How To Follow the Current Health Trends on a Budget
(Photo courtesy of grapplergourmet.com)
An almond is an almond, no matter where you get it. You don’t have to go to an organic specialty store just to buy healthy groceries. Health food trends can easily burn a hole in your wallet, but here are a few ways to get around the expensive costs of being nutritious.
These are the perfect substitute to fill the void of chips and other savory snacks. They are actually a lot easier to make than it seems and you can do it right at home. All it takes is a little preparation and baking. Start by slicing the fruits and veggies into thin quarter-inch slices (thicker fruits and vegetables work best, like strawberries, carrots, squash, and zucchini.) Add a little salt for seasoning. Spray a thin layer of Pam on a long piece of parchment paper and place it onto a baking sheet. Lay all of the fruit and veggie slices out on the parchment paper-covered baking sheet, (make sure not to overlap any of the slices. Use additional pans if necessary). Preheat the oven to its lowest setting, usually between 100 and 170ºF, (115ºF and below is ideal for dehydrating, but most ovens cannot get that low). Place the baking sheet on the top rack of the oven. Prop the oven door open with a rolled up piece of aluminum foil, about 2-inches thick. This will allow for air circulation and ensure proper dehydration, (be careful as the aluminum “stick” will be hot to the touch). “Dehydrate” (bake) for 4-5 hours, checking on the stiffness/dryness of the fruits and veggies every hour. The next thing you know, you have a delicious batch of homemade dehydrated goods that save you money and a trip to the grocery store.
(Photo courtesy of sarahlearns.com)
Cold Pressed Juice
This may be time consuming, but it’s cheaper to make your own juices at home. You don’t even need a juicer! All you need is a standard blender, your favorite fruit and veggie combinations, and water. Depending on your ingredients, you can make three homemade juices for the price of one store-bought juice. You can also easily beat the store-bought taste of fruits that were cut day or two ago. After all, nothing tastes better than fresh fruits and veggies when they’re first sliced.
Let’s say you want to make an orange, beet, celery, lemon, and ginger juice. Start by dicing your fruit and veggie choices as small as you can. Blend the texturized items first. In this case, blend the orange with a half-cup of water until smooth. Then blend the celery, followed by the ginger and lemon. Then add the beets with another half-cup of water and blend until smooth. To make any combination of fruits and veggies more juice-like (less smoothie-like), dilute with water and blend everything together in the blender again. Pour into a glass, and enjoy!
The grain generation is back in action with new ways to use Old World grains in daily meals, one-of-a-kind dinners, and desserts. Quinoa, freekeh, and farro are as affordable as pasta, but full of fiber and keep you fuller, longer.
You can find any of these fiber-packed grains at your local grocery store.
Try following a day's grain flow using a different grain for each meal.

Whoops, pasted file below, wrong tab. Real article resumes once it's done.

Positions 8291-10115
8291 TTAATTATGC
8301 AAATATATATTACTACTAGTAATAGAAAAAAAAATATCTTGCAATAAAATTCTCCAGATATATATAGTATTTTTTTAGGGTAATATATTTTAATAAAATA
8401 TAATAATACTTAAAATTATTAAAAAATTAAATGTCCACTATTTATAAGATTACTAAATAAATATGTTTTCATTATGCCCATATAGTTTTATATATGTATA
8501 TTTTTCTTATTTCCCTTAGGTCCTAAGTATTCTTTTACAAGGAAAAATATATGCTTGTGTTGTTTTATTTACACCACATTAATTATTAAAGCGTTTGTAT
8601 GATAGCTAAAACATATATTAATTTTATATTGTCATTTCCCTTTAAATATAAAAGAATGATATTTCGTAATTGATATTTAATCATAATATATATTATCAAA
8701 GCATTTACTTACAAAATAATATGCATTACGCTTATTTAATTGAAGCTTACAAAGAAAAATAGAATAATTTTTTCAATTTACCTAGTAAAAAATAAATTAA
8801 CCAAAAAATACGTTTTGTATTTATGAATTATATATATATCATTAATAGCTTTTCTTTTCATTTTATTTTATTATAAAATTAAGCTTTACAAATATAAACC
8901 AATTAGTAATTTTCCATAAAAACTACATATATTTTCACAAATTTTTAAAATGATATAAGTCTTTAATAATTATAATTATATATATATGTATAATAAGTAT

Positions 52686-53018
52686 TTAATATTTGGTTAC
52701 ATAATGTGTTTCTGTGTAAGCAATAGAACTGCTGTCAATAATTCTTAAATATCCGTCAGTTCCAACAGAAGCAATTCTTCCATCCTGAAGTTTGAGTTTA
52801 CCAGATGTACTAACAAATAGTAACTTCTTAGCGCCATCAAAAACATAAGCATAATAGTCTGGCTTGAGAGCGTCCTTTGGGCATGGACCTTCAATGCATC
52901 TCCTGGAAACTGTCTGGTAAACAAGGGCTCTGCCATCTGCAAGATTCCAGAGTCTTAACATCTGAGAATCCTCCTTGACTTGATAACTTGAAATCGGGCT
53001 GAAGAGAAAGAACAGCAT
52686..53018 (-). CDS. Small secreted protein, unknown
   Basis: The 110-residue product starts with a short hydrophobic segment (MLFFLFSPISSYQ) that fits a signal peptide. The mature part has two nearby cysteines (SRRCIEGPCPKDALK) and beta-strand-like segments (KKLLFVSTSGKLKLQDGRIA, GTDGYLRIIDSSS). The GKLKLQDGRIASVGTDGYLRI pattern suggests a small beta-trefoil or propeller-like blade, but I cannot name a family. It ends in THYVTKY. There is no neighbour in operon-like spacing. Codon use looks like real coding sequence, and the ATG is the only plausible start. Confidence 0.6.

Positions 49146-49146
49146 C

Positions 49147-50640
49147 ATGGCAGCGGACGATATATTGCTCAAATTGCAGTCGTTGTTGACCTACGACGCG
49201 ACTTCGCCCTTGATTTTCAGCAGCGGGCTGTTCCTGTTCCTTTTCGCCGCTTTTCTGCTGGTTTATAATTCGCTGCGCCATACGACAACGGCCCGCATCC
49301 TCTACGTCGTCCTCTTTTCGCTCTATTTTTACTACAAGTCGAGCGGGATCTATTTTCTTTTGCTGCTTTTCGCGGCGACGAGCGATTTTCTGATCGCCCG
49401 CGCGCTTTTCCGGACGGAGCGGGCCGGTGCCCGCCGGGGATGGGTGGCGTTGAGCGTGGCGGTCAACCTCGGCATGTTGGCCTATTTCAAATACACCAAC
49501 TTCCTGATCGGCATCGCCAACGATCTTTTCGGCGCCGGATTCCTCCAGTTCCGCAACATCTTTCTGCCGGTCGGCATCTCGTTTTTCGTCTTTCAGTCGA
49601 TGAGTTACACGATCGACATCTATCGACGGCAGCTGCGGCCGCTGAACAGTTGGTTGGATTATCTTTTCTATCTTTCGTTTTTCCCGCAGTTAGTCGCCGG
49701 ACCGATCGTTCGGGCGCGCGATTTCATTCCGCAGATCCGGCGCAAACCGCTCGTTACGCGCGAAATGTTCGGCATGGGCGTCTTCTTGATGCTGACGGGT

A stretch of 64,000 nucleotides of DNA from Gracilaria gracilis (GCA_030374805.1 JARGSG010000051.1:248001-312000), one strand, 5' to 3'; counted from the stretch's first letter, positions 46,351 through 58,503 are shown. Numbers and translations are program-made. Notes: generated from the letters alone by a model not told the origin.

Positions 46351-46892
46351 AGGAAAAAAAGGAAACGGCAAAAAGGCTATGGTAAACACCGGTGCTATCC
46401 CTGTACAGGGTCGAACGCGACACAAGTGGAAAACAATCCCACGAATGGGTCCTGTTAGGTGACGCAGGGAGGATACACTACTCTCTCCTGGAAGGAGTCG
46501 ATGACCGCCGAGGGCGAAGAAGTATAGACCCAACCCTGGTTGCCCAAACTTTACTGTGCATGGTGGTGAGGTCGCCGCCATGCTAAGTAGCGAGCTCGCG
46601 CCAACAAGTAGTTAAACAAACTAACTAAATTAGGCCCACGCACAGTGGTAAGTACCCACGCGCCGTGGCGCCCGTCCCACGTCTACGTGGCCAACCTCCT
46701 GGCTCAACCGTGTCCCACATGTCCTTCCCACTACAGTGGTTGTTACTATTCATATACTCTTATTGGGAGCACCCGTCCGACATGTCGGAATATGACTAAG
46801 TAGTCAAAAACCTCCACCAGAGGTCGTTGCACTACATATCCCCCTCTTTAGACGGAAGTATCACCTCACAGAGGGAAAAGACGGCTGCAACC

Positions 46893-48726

Through the fever popularity of kale, it feels like there has been a shortage because of the dramatic price increase. Don’t give in. The trending leaf is cheap in places where the trend hasn’t exploded. Try your local grocery stores first, and then compare the prices to those at another grocery store in an area that is more remote. In New York City, don’t buy your kale in midtown. Just a subway ride away, travel to more remote neighborhoods in Brooklyn or northern Manhattan where kale is a side dish, not an accessory.
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California is renowned for its sumptuous avocados, but it’s hard to find a good one in NYC. However, this should not defeat your effort. If you’re looking for a ripe, ready-to-eat avocado, try the fruit vendors that display their carts on the sides of streets in the most populated areas. Don’t be wary of the vendors. At first, the quality seems skeptical, but most vendors are good caretakers of their fruits and veggies. They also offer lower prices than their in-store competition, which gives them a good rapport but also keeps some extra money in your pocket.
(Photo courtesy of readynutrition.com)
You know that you feel satisfyingly healthy when you buy that $6 bottle of 4-ounce red juice that is jam-packed with antioxidants. You have a few options- don’t break the bank when you don’t have to. Red juices are deliciously healthy and you can easily make them at home. With just one cup each of raspberries, cranberries, cherries, and strawberries your serving intake of antioxidants is a concentration of 25,852-antioxidant capacity. Although individually these berries are pricey, ranging about $3 per package, you are getting at least 3 servings of berries. After spending $12 on the initial packages, you can make at least four red juices at that cost. In foresight, you are saving an additional $12 by making your red juices at home.
If you are looking for an even higher intake and cheaper, more substantial meal, try making a bean soup. With just one cup each of small red beans, red kidney beans, black beans, a cooked russet potato, and a half-cup of prunes, it makes for a delicious kick with a serving intake of antioxidants with a concentration of 43,107-antioxidant capacity. (Plus all the fiber you’re getting). For more information on antioxidants, take a look at the chart below.
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Don’t break the bank when you don’t have to. Cut corners around current health trends when you can. After all, an almond is an almond, no matter where you get it.